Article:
This research study will include patients undergoing esophagectomy. The purpose of this study is to determine the effectiveness of using a FDA approved monitor, the FloTrac monitor, to help determine how much fluid and blood pressure medications a patient receives during surgery to maintain a stable blood pressure.
Eosinophilic esophagitis is understood to be a chronic inflammatory disease characterized by the presence of esophageal eosinophilia in the clinic context of dysphagia. This disease has been further categorized into predominantly fibrostenotic and inflammatory phenotypes. It is believed that these two subtypes may represent a continuum of change and disease progression of the esophagus; with fibrostenotic changes developing over time. We have demonstrated in another study that intrabolus pressure as obtained via high resolution esophageal manometry can reliably differentiate these two subtypes. It is our hypothesis that intrabolus pressure may not only serve as a novel tool to differentiate these subtypes, but may serve as a novel objective marker to assess overall clinical severity of this disease. After thorough review of the current literature, there have yet been no studies demonstrating a reliable diagnostic modality to accomplish this objective. A novel prognostic marker would help further our understanding of eosinophilic esophagitis and help guide more focused management.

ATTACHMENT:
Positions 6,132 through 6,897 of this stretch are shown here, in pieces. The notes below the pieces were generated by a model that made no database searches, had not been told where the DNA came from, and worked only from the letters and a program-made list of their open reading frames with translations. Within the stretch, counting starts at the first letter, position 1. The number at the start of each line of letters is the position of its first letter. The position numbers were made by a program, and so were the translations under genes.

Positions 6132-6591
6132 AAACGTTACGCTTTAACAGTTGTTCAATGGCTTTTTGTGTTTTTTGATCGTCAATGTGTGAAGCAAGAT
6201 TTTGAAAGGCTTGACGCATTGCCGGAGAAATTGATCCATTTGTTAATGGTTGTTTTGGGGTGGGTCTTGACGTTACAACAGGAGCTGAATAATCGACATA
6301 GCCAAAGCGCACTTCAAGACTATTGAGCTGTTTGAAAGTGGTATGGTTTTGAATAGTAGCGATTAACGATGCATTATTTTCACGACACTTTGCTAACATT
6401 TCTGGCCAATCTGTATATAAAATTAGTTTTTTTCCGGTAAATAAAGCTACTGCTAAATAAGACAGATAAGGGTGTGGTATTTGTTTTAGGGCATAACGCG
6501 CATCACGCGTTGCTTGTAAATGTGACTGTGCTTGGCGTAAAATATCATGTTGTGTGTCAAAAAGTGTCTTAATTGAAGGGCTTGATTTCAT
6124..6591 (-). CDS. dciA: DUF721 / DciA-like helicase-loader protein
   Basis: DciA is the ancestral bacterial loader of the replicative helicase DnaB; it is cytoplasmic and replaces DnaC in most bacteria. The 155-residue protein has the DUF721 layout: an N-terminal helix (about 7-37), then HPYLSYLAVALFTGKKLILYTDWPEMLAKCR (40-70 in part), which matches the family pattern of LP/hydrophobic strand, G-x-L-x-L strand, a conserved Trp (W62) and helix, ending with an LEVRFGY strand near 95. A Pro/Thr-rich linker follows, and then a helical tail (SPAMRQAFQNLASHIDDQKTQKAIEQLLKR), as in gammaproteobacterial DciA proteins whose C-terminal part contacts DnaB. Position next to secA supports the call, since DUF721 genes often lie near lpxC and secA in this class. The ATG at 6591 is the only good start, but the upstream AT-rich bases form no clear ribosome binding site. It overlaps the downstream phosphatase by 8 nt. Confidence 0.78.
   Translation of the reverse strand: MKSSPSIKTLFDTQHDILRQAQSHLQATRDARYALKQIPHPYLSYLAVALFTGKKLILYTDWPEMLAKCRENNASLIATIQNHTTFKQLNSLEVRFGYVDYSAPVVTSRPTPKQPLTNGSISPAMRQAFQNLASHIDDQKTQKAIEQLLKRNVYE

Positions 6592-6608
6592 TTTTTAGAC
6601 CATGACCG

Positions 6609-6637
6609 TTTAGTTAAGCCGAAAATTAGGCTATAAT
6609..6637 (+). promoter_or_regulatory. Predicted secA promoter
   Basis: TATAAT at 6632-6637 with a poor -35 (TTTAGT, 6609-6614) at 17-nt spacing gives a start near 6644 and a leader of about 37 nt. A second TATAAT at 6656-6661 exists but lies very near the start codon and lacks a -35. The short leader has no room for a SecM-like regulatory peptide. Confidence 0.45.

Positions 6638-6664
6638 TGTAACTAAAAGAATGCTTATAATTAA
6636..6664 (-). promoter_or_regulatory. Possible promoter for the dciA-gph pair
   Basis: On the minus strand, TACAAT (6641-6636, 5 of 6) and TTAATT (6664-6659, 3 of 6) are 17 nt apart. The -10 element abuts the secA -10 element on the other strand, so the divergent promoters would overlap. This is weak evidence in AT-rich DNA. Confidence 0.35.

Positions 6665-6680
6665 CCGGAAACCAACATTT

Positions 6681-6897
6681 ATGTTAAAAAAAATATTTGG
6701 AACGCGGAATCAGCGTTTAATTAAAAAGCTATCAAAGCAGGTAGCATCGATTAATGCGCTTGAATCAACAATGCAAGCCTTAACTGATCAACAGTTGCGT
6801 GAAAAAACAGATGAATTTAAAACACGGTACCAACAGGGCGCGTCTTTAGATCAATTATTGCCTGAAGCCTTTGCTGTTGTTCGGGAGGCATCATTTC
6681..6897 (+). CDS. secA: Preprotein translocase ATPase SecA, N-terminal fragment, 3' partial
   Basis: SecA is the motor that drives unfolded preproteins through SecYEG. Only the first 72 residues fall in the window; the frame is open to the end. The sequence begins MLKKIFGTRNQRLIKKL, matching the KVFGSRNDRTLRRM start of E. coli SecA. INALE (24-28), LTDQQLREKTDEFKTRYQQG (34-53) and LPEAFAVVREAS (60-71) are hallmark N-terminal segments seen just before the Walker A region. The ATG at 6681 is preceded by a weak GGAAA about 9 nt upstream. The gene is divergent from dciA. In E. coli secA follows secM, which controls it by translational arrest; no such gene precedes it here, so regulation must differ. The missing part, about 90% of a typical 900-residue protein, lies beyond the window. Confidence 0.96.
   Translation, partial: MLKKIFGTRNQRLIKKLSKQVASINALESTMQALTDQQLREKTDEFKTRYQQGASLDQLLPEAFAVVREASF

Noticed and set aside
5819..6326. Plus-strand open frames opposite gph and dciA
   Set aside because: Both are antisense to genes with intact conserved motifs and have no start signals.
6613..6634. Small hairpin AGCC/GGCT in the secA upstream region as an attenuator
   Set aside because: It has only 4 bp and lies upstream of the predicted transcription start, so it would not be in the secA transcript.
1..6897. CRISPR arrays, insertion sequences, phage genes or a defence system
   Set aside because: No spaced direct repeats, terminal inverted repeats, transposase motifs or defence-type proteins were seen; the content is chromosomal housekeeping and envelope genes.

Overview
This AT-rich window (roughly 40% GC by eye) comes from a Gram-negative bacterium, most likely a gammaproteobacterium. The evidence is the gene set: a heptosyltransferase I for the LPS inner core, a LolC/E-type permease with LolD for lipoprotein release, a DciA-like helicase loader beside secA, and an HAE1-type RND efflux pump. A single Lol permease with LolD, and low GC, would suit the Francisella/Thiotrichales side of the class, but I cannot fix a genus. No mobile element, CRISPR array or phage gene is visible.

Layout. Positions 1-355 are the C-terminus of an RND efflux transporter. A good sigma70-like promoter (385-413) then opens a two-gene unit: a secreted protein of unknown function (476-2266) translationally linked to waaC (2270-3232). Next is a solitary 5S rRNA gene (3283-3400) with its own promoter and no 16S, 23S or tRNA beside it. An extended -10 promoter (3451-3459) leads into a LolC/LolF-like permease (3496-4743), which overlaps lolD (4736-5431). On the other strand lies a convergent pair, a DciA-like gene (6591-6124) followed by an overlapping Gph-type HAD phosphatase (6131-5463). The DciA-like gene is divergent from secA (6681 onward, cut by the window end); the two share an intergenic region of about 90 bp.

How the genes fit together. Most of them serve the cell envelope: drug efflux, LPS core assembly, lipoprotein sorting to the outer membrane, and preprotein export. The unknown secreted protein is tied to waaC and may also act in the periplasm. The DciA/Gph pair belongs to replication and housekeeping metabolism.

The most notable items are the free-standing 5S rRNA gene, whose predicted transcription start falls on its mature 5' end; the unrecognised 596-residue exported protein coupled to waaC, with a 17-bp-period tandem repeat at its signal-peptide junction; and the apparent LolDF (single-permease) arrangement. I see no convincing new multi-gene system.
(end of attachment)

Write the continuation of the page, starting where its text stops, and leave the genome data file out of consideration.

In this study, patients undergoing a Modified Barium Swallowing Study (MBSS) will also have a high resolution pharyngeal and esophageal manometry catheter in place to measure the pressures generated by the throat (pharynx) and esophagus (food pipe) during swallowing. Certain swallowing behaviors (such as performing an "effortful swallow") will be done to see how these behaviors might affect the swallowing mechanism as a whole.
This study is to find the best time that a follow up appointment can be scheduled to benefit the patient with liver cirrohis to return after having the bleeding vessels in the esophagus repaired by directing a scope in the esophagus and using bands to stop the bleeding.
The study will compare two durations of treatment with Octreotide in patients with confirmed esophageal variceal hemorrhage who have undergone successful endoscopy and possible endoscopic therapy for control of bleeding. All procedures including the treatment are the standard of care. Octreotide infusion and endoscopic therapy for esophageal variceal bleeding with esophageal banding, hemoclipping, and/or saline and/or ethanolamine injection are not investigational.